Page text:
>> (vulgo taking one step back) like reification or named graphs.
> 
> Exactly! That's the point I am trying to make with this example. To
> capture the statement that "Alice claims *that* Bob is of age 23," we
> need a form of meta-modeling.

And I just wanted to express my endorsement of your position in that respect.

>> [...]
>> Well, as I’m on it, a shameless plug: I recently posted an unhaelthily
>> long mail to this list . That mail started with [...] I wonder if anybody
>> bothered to read that sermon.
> 
> I did ;-)

Great! :-) 

> ...and I was planning to respond to it. However, since I am on this list
> here in my spare time, I couldn't get to it right away.

No pressure! ;-)

Thomas



> Olaf
> 
> 
>> 
>> Cheers,
>> Thomas
>> 
>>> That's different from what was 
>>> meant to be captured in my original example, namely, that Alice makes a claim/
>>> statement *about* a person (in my original words: "we my want to capture that 
>>> Alice told us that Bob's age is 23, even if we don't have a document from 
>>> Alice with this statement/claim regarding Bob's age").
>>> 
>>>> [...]
>>>> BTW -- I can also do all of this in a document (as per SPARQL Named
>>>> Graphs) and just pepper the document with additional metadata for
>>>> provenance purposes. Basically, why aren't  SPARQL Named Graphs a viable
>>>> solution to this problem i.e., RDF stays as is for data definition while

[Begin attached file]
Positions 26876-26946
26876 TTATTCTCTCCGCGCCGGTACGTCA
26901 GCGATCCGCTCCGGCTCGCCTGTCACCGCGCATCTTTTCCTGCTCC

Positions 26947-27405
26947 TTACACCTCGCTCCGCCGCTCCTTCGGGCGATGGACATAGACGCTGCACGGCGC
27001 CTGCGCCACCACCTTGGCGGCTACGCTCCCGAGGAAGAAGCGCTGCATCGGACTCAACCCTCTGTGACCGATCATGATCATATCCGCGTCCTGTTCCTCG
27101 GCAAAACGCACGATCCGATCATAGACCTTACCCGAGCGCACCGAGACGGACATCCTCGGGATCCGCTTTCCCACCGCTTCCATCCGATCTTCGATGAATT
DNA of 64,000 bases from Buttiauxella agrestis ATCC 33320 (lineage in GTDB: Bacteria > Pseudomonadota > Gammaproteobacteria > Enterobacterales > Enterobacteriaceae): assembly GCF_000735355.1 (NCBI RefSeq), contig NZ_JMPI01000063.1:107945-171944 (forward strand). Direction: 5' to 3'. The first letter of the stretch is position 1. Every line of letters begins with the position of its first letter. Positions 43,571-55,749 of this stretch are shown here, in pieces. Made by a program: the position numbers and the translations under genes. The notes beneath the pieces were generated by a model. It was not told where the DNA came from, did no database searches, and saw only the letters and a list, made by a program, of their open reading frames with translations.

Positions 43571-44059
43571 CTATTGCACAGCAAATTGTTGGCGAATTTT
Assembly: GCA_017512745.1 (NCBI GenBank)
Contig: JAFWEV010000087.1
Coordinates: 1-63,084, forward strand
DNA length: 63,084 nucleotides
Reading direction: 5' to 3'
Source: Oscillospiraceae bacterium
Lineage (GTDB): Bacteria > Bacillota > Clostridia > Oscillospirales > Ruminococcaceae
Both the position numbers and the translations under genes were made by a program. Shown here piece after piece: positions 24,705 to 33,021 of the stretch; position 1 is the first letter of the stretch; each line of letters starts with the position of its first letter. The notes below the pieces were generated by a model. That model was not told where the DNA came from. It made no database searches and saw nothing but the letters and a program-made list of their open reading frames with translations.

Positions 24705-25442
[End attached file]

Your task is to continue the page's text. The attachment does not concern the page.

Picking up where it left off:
>>>> languages such as SPARQL handle operations on RDF structured data?
>>> 
>>> I never said that Named Graphs cannot be used as a solution (to the problem of 
>>> representing and querying metadata about individual triples). In contrast, 
>>> such an application of the concept of Named Graphs may be defined by assuming 
>>> that every relevant Named Graph consists of a single triple only. However, by 
>>> using the concept of Named Graphs to capture triple-level metadata, it becomes 
>>> tricky to also represent and query graph-level metadata. More precisely, it 
>>> becomes tricky to represent both triple-level metadata and graph-level 
>>> metadata within the same dataset; and it becomes tricky to request both 
>>> triple-level and graph-level metadata within the same query.
>>> 
>>> Olaf
>>> 
>>> 
>>>>>> [...]
>>>>>> 
>>>>>>> I guess what you actually wanted to write was something
>>>>>>> like the following:
>>>>>>> 
>>>>>>> [ a foaf:Person; foaf:name "Alice"]
>>>>>>> 
>>>>>>>          :claims [ a rdf:Statement ;
>>>>>>>          :
>>>>>>>                    rdf:subject   :Bob ;
>>>>>>>                    rdf:predicate foaf:age ;
>>>>>>>                    rdf:object    "23"^^xsd:integer ] .
>>>>>> 
>>>>>> No, that is just a reified version of my initial statement.
>>>>> 
>>>>> Are you saying that you consider the set of triples serialized as this
>>>>> piece of Turtle to be semantically equivalent to the set of triples
>>>>> serialized in the piece of Turtle above?
>>>> 
>>>> Of course not.
>>>> 
>>>> 
>>>> Kingsley
>>>> 
>>>>>> [...]
>>>>>> 
>>>>>>> By the definition of the RDF* data model, every RDF graph is an RDF*
>>>>>>> graph. Additionally, by the definition of the RDF*-to-RDF mapping, every
>>>>>>> RDF* graph can be viewed as an RDF graph.
>>>>>> 
>>>>>> Sorta, but this is serious work to be done explaining all of this in a
>>>>>> manner that prevents the confusion I fear.
>>>>> 
>>>>> Point taken.
>>>>> 
>>>>> Olaf
>>> 
>>> 
>> 
> 
> 
Received on Thursday, 29 August 2019 08:19:15 UTC